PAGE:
JERUSALEM — Leaders of the two largest Christian denominations in Jerusalem on Monday said the Church of the Holy Sepulchre will remain closed indefinitely to protest an Israeli attempt to tax their properties in the holy city, shuttering one of Jerusalem’s most venerable and popular holy sites.

Both Greek Orthodox and Roman Catholic representatives said they were blindsided by the Jerusalem municipality’s recent decision to begin taxing them and accused the mayor, Nir Barkat, of disrupting a longstanding and fragile status quo.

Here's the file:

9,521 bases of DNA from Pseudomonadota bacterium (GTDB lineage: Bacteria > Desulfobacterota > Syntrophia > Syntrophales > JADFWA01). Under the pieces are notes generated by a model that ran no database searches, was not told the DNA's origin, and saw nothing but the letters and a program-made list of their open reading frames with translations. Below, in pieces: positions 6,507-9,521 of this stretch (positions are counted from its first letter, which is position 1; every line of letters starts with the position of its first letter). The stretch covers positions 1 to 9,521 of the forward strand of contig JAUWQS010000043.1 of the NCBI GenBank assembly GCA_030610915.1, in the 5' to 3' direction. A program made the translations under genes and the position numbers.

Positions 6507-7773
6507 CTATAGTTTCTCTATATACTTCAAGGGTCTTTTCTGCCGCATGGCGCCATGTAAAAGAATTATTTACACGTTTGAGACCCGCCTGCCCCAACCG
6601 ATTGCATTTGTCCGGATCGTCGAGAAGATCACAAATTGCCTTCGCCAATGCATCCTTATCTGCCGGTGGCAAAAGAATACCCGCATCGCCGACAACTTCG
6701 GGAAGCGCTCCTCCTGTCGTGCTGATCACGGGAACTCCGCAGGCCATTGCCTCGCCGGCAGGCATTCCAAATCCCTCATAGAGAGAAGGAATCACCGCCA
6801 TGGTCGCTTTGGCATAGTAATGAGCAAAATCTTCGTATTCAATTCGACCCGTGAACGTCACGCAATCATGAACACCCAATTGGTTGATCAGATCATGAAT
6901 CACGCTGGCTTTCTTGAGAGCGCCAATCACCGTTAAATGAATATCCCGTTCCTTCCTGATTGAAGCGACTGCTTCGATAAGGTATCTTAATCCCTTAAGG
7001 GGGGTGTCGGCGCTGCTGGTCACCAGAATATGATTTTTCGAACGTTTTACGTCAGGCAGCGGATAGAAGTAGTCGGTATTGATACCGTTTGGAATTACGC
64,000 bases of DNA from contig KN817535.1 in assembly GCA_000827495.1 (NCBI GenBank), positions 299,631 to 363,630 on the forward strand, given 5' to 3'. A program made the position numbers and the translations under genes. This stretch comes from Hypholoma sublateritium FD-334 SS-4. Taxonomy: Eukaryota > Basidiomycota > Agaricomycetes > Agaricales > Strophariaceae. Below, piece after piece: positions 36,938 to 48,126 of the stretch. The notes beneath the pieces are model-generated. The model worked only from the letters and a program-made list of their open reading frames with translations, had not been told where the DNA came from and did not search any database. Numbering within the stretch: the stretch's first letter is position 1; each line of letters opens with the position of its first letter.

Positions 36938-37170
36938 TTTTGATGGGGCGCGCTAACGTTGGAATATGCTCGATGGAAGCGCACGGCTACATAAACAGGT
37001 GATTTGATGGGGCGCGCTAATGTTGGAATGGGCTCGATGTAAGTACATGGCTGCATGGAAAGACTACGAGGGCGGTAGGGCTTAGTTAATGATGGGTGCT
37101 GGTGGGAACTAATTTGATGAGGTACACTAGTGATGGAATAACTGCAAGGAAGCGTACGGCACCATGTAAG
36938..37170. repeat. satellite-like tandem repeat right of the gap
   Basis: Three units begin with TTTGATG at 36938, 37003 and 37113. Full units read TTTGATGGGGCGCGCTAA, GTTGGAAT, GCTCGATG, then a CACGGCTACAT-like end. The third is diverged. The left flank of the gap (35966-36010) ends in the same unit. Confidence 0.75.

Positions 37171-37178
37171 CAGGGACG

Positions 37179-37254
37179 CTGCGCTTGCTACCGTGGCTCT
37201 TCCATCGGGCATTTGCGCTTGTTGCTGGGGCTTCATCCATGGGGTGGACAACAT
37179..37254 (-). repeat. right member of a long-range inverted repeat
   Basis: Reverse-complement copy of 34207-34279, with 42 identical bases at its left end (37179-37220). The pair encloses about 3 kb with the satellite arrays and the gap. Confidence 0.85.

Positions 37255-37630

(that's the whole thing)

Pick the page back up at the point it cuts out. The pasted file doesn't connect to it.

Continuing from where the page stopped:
Anna Koulouris, an official in the chief secretariat’s office of the Greek Patriarchate, said that all major Christian denominations were united in their opposition to the Israeli move.

“They are serious,” she said. “They really want to see something change before they think about reopening the doors.”

The church, situated in Jerusalem’s Old City, is one of Christianity’s holiest sites, revered as the spot where Jesus was crucified and resurrected.

The church is a popular destination for tourists and Christian pilgrims from around the world.

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